How to Grow Loquat Trees

Japanese plum/loquat fruits growing in a tree with the blue sky above

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In This Article

The loquat tree (Eriobotrya japonica) is a beautiful ornamental tree with stunning, sweet-scented white flowers. It is known for its winter hardiness, evergreen foliage, and delicious fruit.

Originally a native of China, the adaptable tree has spread profusely around the world where it now has naturalized in almost 30 countries, including the United States. How wide the loquat has spread is a testament to how hardy and adaptable it is. The commonality of the tree, condition-wise, is that it prefers temperate climates.

While this tree is common across many parts of North America, many won't get to enjoy a harvest. That is because it will not produce fruit in colder, more temperate local zones. In these instances, it is sold for ornamental horticulture only. With the right conditions, grafted trees planted in spring can produce a harvest in as little as two years.

Botanical Name Eriobotrya japonica
Common Name Loquat tree, Japanese plum, medlar, misbelief
Plant Type  Fruit tree
Mature Size 10–25 ft. tall, 10–25 ft. wide
Sun Exposure Full, partial
Soil Type Loamy, well-drained
Soil pH Acidic, neutral, alkaline
Bloom Time Late fall, early winter
Flower Color White, blush
Hardiness Zones 8–10 (USDA)
Native Area  China and Japan
Toxicity Fruit: no; seed: yes
Eriobotrya japonica flowers covered in snow in in the winter.
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Loquats on a table
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Loquat Tree Care

Planting the loquat tree is done as you would do for any other tree. If in a zone where the temperature is borderline, locating in an area that could create a microclimate is a good idea. You could look for an area with lots of concrete or a rock feature that will absorb daytime heat and release that heat at night. Locating near a wall will also help to produce and retain heat while acting as a windscreen.

Light

Producing the most fruit and flower in full sun, the loquat tree will also tolerate partial shade but it will be less productive.

Soil

The loquat prefers a well-draining loamy soil that does not have high salinity or high acidity.

Water

The loquat tree is drought-tolerant but will be more productive when it gets regular water. Newly planted loquat trees should be watered every second day. Keeping the roots moist during this stage is crucial. From around six months to three years of age, the tree will benefit from being watered once a week during the dry season. Once fully established, watering can be less frequent.

Temperature and Humidity

The recommended zones for loquat trees are USDA 8 to 10, but it is known for its winter hardiness and late flowering blooms. It is not uncommon to see photographs of the tree in bloom with snow-covered flowers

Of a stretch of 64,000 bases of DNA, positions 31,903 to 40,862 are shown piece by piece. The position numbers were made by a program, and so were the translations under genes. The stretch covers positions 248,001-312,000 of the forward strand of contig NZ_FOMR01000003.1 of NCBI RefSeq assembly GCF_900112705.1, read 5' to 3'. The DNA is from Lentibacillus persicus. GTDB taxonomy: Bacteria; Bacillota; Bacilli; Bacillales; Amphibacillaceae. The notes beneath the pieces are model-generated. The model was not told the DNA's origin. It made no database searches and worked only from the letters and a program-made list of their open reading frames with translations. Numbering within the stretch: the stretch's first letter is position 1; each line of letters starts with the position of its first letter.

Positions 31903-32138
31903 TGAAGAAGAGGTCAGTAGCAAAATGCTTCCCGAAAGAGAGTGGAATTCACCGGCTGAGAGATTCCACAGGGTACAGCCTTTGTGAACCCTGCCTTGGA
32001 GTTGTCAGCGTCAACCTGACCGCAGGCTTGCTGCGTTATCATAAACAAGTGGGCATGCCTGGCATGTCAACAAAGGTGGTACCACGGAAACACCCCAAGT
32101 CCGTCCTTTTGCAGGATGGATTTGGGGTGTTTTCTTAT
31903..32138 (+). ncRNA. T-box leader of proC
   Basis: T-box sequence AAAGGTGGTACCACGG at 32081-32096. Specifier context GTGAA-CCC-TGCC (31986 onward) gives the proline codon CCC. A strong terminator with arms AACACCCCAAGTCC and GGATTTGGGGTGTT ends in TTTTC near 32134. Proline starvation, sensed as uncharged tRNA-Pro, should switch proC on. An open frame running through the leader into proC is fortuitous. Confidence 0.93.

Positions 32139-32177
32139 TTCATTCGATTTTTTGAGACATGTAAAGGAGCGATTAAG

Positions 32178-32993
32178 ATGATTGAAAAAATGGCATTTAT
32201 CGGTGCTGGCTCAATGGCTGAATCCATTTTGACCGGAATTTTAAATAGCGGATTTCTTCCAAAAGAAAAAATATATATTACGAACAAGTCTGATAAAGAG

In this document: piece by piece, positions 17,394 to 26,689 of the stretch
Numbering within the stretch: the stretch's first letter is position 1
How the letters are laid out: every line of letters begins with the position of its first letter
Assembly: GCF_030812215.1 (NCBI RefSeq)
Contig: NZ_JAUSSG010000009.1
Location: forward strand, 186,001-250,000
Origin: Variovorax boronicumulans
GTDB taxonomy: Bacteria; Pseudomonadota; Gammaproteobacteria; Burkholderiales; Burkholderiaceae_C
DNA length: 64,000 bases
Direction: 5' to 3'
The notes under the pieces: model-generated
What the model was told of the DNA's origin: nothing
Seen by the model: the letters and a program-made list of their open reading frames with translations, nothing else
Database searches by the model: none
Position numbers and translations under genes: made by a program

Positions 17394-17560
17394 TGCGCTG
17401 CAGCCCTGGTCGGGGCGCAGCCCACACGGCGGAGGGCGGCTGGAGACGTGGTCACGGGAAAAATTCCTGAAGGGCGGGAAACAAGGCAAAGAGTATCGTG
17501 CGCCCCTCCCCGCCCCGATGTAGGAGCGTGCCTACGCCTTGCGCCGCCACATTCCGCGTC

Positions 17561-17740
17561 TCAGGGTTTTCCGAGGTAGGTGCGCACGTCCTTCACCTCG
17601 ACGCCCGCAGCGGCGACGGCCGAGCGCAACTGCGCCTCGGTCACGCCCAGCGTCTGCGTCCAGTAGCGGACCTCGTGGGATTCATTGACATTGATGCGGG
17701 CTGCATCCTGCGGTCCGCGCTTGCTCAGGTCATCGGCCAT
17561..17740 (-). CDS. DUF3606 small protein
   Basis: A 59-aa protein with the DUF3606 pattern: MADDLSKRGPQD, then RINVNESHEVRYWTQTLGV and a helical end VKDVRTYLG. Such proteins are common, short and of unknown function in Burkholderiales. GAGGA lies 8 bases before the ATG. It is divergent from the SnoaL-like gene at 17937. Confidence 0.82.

One note to remember is that the tree does not fruit in temperatures lower than 28 degrees Fahrenheit, though there are some cultivars that bend that rule.

Fertilizer

Fertilizer is not normally needed, but an application of 5-5-5 fertilizer four times over the growing season will help produce more fruit.

Harvesting

If the growing conditions do not drop below 28 degrees Fahrenheit, the tree has the possibility of producing fruits.

It's important that any fruit is fully ripened on the tree in advance of harvesting. It takes around three months to see mature fruit after you see fully open flowers. You can tell your loquats are ready because the stem turns a yellow-orange color and it will pull away easily.

Loquats are best eaten soon after harvesting as they don't have a long shelf life. Stored in the fridge, they may last up to one week.

The fruit is a mixture of tart and sweet and has a flavor profile between apricot, lemon, and plum. The delicious fruit is often used in preserves, compotes, jellies, and pastries—if you can resist eating them fresh!

Pruning

Loquat trees do not require a lot of heavy pruning. It will only be to remove any dead branches.

Propagating Loquat Trees

When looking to buy loquat trees for fruiting, it is advised to buy a grafted seedling rather than growing it from seed. A seedling that was grown from seed will most likely not produce fruit for at least 10 years. Grafted plant material will take a much shorter time—perhaps as little as two to three years. This is often the case for all fruit-bearing trees. Trees being used solely for ornamental horticulture can be selected from those grown from seed.